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Greater interest in debt products
This article appeared in the February 2012 ASX Investor Update email newsletter. To subscribe to this newsletter please register with the MyASX section or visit the About MyASX page for past editions and more details.
More companies expected to issue debt via ASX in 2012
ASX Investor Update: Ken, why should ASX-listed companies issue listed debt to retail investors?
Ken Chapman: There are four main benefits. First, issuing debt on ASX helps companies diversify their funding exposure from bank lending and offshore markets. This is a key issue at all times but even more so now given the uncertainty of access to offshore markets as a result of the continuing financial crisis in Europe.
Second, reduced prospectus requirements and costs have made it easier for companies to issue plain-vanilla bonds. Third, having debt securities listed on ASX provides a potentially larger market for a company's debt issue, and greater flexibility as to the borrowing term enabling companies to match their borrowing requirements with investor demand. Finally, there is rising retail investor demand for fixed income investments in general and ASX-listed fixed interest rate securities specifically because of an aging population and growth in self-managed super funds.Third, having debt securities listed on ASX provides a potentially larger market for a company’s debt issue, and greater flexibility as to the borrowing term enabling companies to match their borrowing requirements with investor demand. Finally, there is rising retail investor demand for fixed income investments in general and ASX-listed fixed interest rate securities specifically because of an aging population and growth in self-managed super funds.
ASX Investor Update: Why have Australian companies typically looked offshore to issue debt?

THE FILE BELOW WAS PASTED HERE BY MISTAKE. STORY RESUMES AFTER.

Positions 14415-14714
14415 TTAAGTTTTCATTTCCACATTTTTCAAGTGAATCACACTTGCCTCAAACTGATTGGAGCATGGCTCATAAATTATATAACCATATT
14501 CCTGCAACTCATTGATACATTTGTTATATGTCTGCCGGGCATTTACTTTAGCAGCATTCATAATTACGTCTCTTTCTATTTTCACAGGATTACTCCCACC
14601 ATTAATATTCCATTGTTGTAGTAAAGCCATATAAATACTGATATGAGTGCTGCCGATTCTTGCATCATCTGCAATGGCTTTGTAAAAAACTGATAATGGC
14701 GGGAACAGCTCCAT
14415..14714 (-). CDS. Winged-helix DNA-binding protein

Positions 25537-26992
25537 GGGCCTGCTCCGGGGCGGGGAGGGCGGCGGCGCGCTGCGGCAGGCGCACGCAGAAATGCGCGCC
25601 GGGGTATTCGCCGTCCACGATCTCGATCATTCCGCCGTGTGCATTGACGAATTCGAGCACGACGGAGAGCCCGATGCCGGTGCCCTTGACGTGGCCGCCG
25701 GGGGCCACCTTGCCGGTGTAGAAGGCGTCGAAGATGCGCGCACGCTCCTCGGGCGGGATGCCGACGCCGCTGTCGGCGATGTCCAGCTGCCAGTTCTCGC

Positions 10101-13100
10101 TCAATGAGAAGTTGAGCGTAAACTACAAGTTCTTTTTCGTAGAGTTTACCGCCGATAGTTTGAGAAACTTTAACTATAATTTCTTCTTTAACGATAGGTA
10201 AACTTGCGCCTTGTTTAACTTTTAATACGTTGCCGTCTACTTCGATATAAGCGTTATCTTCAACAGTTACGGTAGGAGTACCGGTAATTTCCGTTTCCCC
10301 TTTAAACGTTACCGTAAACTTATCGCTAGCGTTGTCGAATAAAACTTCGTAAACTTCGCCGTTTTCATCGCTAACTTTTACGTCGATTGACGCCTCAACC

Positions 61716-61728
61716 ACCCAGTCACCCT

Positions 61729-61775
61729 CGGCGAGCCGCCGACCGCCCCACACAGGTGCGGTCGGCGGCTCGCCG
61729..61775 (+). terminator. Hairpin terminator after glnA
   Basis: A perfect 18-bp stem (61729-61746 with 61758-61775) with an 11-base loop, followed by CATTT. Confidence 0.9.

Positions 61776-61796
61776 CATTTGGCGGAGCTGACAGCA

Ken Chapman: It’s a good question. A major reason is the sheer size and depth of the US debt markets which typically affords borrowers easy access and attractive rates. A key lesson, however, from the global financial crisis was the need to diversify debt-funding sources and manage associated capital risk. Having only one source of funding creates risk. US debt markets closed at a moment’s notice during the GFC.
There is a good argument for well-known Australian companies to borrow from Australian retail investors, who have a rising appetite for such debt and are also looking for longer dated investments. Another issue has been what is perceived as the onerous prospectus requirements for issuing debt locally. Although these requirements have improved and prospectus costs have fallen, there can still be considerable effort required to issue listed debt.
The biggest issue however is simply that of the perceived small domestic market size. There are some significant developments occurring here which I expect will transform the market and create the necessary critical mass of intermediaries and investors. In particular, the quoting of Commonwealth Government Securities on ASX, expected for mid next year, will assist in developing investor interest in the market as a whole.